What does TSR stands for?
TSR stands for Terminate- and Stay-Resident programs
What’s Special about TSR!
As the name says Terminate-and-Stay-Resident TSR are programs which get loaded in memory and remain or stay there (resident) in memory permanently. They will be removed only when the computer is rebooted or if the TSR is explicitly removed from memory. Until then they will stay (resident) in memory active
Working Technology of TSR
Nothing happens because of TSR occupying place in memory. In other words when TSR is not running it does not affect the running of other DOS programs. It stays in memory in idle state. Only thing it does is it occupies memory space and the occupied TSR memory space cannot be occupied by other programs. So users have to take care of this aspect when writing TSR’s. Since when number of TSR’s is written then each occupies memory space and these spaces cannot be occupied by other programs. So design the TSR’s taking this aspect into consideration.
Now let us see the working technology of TSR.
We know that TSR gets loaded into memory and stays there. When number of TSR’s is loaded the TSR gets loaded in the structure of STACK. This is nothing but the TSR gets piled up one above the other with the latest TSR loaded on the top. So one may get amazed how to activate a particular TSR if there are number of TSR available in stack.
This is done by activating keys which gets associated with TSR. When the particular key associated with TSR gets activated then the corresponding TSR is called which means the program that is associated with that TSR from memory (which is already present in memory) gets activated. Now the next question that pops into one’s mind is how the keys and TSR gets associated. In other words when a key is presses how is the TSR corresponding to it gets activated.
This is done if we understand the simple technology of IVT named as Interrupt Vector Table. Let us see in detail how it works.
Normally Interrupt Vector Table has the address of Interrupt Service Routine which is nothing but the routine that should be handled in case of an interrupt. So in a normal process when an interrupt occurs the interrupt number is multiplied by four and this result is searched in Interrupt Vector Table and the contents of this result in Interrupt Vector Table gives the address of interrupt service routine. After getting the routine’s address the control passes to the routine and the action as specified in routine gets executed. This is normal process that takes place.
But now interesting fact to know is how TSR gets activated here on event of pressing a key that is in case of an interrupt. This is done by TSR as follows. When a normal interrupt occur the address of Interrupt Service Routine is replaced with address from TSR routines. So after this the process continues as before. That is the routine checks to find if the interrupt has any association with TSR keys if it is then the corresponding routine gets executed. Otherwise the control returns to Interrupt service Routine which is the original process.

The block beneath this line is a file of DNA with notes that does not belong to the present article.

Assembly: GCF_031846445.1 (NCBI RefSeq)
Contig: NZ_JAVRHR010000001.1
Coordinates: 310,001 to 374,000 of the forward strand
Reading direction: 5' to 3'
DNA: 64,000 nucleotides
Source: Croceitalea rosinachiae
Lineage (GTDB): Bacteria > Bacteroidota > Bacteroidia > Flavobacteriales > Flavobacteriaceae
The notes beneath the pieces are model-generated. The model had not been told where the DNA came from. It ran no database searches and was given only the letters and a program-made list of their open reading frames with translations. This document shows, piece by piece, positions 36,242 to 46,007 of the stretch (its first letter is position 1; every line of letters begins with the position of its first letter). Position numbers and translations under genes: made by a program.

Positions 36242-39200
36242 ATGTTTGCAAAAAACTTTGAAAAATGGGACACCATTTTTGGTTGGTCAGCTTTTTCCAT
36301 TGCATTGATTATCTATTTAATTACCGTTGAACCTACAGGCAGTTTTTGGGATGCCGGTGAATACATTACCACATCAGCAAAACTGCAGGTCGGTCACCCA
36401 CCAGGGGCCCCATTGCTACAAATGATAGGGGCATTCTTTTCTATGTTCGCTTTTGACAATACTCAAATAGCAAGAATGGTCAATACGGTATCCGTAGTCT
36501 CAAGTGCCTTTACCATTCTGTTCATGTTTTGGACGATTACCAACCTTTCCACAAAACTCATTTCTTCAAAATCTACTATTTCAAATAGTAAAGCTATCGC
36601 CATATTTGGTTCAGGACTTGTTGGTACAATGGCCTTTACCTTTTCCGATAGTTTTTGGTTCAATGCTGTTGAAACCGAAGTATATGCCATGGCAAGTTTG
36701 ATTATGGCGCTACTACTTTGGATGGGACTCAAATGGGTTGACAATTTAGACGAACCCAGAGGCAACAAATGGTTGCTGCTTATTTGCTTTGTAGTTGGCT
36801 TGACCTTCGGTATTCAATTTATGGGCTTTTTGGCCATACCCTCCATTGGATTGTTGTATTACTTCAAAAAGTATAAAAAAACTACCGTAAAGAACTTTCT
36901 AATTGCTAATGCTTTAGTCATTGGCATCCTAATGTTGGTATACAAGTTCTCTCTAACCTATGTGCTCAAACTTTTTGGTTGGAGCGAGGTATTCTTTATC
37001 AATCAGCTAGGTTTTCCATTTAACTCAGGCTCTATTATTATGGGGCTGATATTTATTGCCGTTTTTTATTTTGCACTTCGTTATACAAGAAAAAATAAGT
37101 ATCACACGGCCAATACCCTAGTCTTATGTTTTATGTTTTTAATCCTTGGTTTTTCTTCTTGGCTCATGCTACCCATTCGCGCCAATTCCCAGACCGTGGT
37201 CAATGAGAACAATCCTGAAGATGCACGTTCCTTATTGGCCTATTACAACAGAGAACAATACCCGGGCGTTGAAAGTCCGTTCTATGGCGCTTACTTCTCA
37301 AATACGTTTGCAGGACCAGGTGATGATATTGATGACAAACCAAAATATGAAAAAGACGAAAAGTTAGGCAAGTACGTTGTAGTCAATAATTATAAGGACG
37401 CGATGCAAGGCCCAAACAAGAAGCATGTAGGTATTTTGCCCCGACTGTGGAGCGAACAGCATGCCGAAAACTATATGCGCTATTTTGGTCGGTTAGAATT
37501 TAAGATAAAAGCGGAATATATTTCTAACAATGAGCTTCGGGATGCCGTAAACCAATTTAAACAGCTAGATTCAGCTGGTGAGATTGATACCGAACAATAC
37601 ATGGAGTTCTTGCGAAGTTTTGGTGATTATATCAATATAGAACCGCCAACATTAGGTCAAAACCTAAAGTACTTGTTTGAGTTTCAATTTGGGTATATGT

Suppose if we have number of TSR loaded as stack the process is same except that check is made to find if the interrupt has association with TSR key sequence that is in top of stack in other words with the TSR that was loaded the latest. If it is it executes the process associated with that TSR otherwise control passes to the next TSR in stack to perform the check whether it has association with the interrupt and this process goes on. After all TSR is checked and processed the control gets back to the original Interrupt Service Routine and the process continues as usual.
Relationship between Virus and TSR
One more interesting fact to know about is about the similarities between virus and TSR. All viruses are TSR’s but none of the TSR’s is virus. This fact is because TSR are Terminate-Stay-Resident programs which will get loaded in memory and stay there permanently until explicitly removed. Similarly viruses also get loaded and stay in memory. But the main difference is virus gets into memory without users knowledge but TSR gets into memory in the control of user since it is written by users only.
So having known about TSR and its working terminology one may get an idea that we can remove virus by changing the contents of Interrupt vector table into original state. We can do that but the greatest risk associated here is while changing the contents of Interrupt vector table there is a possibility that some Terminate Stay Resident Programs which are already written and which exists in memory previously may have associated interrupts placed in Interrupt Vector Table.
While changing the Interrupt Vector Table for virus cleaning if we write on any of these TSR associated interrupt by mistake then the interrupts associated with existing TSR gets damaged . As a result of this activity the TSR will exist but without any use that is in other words the associated interrupt will not be called. These effects cause the TSR to stay in memory without having any effect. So users have to take care while doing this process and it is better to avoid this activity.